Timeline, Premium Ads, patent lawsuits, IPO delays, proof-of-ownership emails—it seems like Facebook has had all the fun lately. But while Mark Zuckerberg and friends are busy soaking up all the attention, Twitter has been flying under the radar, cooking up some sweet new advertising tactics for small businesses.
A few days ago, Twitter officially launched its self-service ad platform for small businesses. Currently only American Express cardmembers and merchants can sign up, but Twitter plans to increase the number of participating small businesses over the coming weeks, and open it up completely in the fall.
Promoted Tweets and Promoted Accounts have technically been around since November of 2011, when Twitter opened them up to a handful of advertisers for testing and tweaking, so you’ve probably seen them around. But in case you aren’t sure what they are exactly, here’s how they work:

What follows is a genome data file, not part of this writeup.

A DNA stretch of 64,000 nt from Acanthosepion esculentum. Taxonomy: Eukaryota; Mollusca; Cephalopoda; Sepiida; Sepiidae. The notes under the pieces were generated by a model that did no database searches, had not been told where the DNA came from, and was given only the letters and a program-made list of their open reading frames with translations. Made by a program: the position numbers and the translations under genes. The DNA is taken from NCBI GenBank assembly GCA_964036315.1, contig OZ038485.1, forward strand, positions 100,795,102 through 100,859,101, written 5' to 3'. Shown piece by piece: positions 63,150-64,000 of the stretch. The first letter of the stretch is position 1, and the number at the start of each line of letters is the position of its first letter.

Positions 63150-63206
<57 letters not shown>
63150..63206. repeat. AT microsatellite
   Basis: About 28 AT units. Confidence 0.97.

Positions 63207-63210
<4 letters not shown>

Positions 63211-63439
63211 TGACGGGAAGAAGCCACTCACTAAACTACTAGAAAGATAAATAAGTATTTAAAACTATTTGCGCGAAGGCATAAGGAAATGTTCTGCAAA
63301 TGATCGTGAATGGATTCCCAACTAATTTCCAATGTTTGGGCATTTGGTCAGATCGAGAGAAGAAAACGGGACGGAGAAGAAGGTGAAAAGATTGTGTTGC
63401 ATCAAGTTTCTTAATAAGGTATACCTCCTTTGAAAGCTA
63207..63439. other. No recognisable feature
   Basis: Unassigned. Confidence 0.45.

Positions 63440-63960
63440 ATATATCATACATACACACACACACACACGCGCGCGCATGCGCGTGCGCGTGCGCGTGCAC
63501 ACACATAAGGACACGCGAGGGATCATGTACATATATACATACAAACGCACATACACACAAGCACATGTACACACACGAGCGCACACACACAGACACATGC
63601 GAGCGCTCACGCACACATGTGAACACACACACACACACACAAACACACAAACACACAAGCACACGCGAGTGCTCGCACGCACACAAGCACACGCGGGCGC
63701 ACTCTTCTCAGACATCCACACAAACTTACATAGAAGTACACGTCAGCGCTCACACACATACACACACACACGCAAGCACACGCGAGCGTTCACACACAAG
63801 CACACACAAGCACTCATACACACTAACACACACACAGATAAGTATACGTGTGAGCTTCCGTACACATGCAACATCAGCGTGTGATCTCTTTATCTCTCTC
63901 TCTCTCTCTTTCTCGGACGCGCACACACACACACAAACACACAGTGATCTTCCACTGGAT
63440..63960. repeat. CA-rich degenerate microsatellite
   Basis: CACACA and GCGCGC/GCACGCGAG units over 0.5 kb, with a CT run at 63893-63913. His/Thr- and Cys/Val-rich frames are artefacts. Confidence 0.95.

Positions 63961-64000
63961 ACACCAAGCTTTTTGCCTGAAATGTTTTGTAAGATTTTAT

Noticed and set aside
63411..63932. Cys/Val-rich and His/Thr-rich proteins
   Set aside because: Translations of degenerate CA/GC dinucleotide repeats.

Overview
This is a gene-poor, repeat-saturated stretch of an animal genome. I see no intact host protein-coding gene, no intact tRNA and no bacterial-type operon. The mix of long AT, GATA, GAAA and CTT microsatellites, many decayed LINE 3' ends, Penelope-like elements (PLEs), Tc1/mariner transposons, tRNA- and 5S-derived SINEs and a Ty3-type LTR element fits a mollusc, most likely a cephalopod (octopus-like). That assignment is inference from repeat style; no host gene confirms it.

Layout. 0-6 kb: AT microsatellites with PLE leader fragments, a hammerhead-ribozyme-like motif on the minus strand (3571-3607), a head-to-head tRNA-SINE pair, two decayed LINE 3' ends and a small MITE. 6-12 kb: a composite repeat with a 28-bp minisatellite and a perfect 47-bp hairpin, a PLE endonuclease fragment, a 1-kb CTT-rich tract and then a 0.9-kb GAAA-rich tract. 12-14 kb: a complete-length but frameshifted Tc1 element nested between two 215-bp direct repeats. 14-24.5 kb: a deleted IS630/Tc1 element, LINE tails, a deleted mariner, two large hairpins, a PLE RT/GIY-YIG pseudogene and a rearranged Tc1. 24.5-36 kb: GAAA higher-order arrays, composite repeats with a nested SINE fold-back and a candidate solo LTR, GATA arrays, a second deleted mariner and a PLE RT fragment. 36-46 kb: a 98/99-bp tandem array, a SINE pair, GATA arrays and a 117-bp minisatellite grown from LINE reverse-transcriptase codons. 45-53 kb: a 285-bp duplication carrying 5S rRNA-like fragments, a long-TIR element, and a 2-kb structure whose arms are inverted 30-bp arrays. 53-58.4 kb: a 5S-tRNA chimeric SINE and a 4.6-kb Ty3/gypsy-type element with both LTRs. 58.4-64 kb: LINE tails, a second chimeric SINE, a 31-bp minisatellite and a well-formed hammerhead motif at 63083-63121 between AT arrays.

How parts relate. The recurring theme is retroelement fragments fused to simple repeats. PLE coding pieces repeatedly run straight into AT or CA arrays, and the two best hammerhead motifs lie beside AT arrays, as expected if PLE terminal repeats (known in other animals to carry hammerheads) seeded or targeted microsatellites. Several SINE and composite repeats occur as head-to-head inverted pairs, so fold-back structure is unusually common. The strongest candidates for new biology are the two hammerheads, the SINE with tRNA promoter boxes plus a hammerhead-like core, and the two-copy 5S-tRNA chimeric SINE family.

Promoted Tweets take existing tweets and promote them within the search results. These are good for businesses who want to reach a wider group of users or spark engagement from their existing followers. Promoted Tweets are clearly labeled as promoted, but can be retweeted, replied to and favourited, just like regular tweets.
Promoted Accounts suggest a brand’s Twitter account to users with interests similar to those who are already following the brand.
Like Google ads, businesses can set daily spending limits and specify how much they’re willing to pay for each engagement, and also geo-target target specific countries, cities or other geographic areas. Businesses only pay when someone engages with their tweet or follows their account.
If all goes as planned, the self-serve ad platform will allow Twitter to tap into a whole new army of advertisers, bringing in big bucks from small businesses. Twitter is a private company and doesn’t disclose its finances, but according to eMarketer, Twitter will earn about $259.9 million this year and $399.5 million in 2013, mostly from advertising.
As Stikky Media’s copywriter, Stacey Santos spends her days writing, editing and obsessing over punctuation. She crafts everything from blog posts and articles to web copy and press releases, and is always looking for an excuse to research strange topics. When she’s not at her computer, you can find her playing the piano, getting lost in nature or eating peas. Questions? Comments? Contact Stacey at email@example.com.